MLB’s Pitch-Doctoring Crackdown Presents New Problems for the League

MLB’s Pitch-Doctoring Crackdown Presents New Problems for the League

The league needed to start enforcing its rules against pitch doctoring, but the results could be disruptive across the game.

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MLB’s press release announcing its decision to crack down on foreign substances was nine paragraphs long, stuffed with quotes from the commissioner’s office, information on how umpires would check pitchers and details on the appropriate punishments. Yet it missed some big questions. Such as: Why did the league feel the need to act now, midseason, after failing to do anything for years? What answer does it have for players who suddenly have real concerns about safety? And what happens if the new solution ends up as sticky as the problem?

There is a line of thinking that goes something like this: Players have broken the rules by doctoring baseballs for years, so the league has every right to crack down whenever it likes, including in the middle of a season. That’s true. But it ignores some crucial context. MLB continuously avoided this while it allowed this problem to fester. There’s a long history of pitchers using foreign substances to help with their grip, and as the league declined to enforce the rules in all but the most obvious instances, a significant proportion of pitchers in the last few years have begun using something—even as the substances have grown more advanced and their effects have become more pronounced. This means that trying to add a layer of strict enforcement now affects just about everyone, rather than only a small group of pitchers, and the results very well might be disruptive across the game.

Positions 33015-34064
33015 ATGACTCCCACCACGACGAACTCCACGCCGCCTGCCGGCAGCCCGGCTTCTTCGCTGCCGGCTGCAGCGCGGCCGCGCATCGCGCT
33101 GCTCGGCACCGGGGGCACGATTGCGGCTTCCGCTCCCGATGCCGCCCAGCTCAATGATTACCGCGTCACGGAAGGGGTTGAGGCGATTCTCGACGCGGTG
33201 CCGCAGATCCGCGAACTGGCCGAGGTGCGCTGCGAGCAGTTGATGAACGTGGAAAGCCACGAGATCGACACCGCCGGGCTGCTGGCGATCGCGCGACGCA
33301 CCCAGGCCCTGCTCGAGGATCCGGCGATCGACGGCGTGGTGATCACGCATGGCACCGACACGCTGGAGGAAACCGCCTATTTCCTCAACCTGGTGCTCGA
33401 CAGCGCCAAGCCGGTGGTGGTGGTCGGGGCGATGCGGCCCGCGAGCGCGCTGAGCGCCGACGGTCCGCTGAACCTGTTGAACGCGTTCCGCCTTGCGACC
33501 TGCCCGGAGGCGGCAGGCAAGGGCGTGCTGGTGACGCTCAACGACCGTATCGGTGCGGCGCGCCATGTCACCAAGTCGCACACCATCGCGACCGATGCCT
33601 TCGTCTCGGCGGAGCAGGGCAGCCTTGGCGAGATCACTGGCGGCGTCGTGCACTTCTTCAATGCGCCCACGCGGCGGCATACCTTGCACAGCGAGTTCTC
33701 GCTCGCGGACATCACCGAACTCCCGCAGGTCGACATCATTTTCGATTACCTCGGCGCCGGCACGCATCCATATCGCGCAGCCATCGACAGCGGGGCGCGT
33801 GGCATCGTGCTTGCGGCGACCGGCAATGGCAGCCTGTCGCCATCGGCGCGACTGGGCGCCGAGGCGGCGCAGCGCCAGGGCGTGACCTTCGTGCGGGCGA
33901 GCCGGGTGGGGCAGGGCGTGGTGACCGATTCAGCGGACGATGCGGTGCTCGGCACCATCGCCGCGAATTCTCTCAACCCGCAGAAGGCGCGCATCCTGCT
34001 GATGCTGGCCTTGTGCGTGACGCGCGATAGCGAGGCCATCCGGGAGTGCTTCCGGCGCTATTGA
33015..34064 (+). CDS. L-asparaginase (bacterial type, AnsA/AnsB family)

So it’s perfectly reasonable to be frustrated with pitchers who flouted the rules and pushed the sport to its limits here. But hold some frustration for the league that stood by and watched it happen without doing anything before trying to crack down all at once.

Consider, too, that this announcement comes at a time when trust between players and management is already low. The decision to suddenly introduce new guidelines midseason, with an official notice period of just a week, serves only to frustrate players and erode that trust further. (Umpires have been instructed to begin ejecting pitchers who are suspected of using foreign substances on June 21. Those pitchers ejected will receive automatic 10-game suspensions.) And if the issue of frustration here seemed potentially theoretical, MLB had to wait only a few hours after sending out its press release to see what it would look like in action.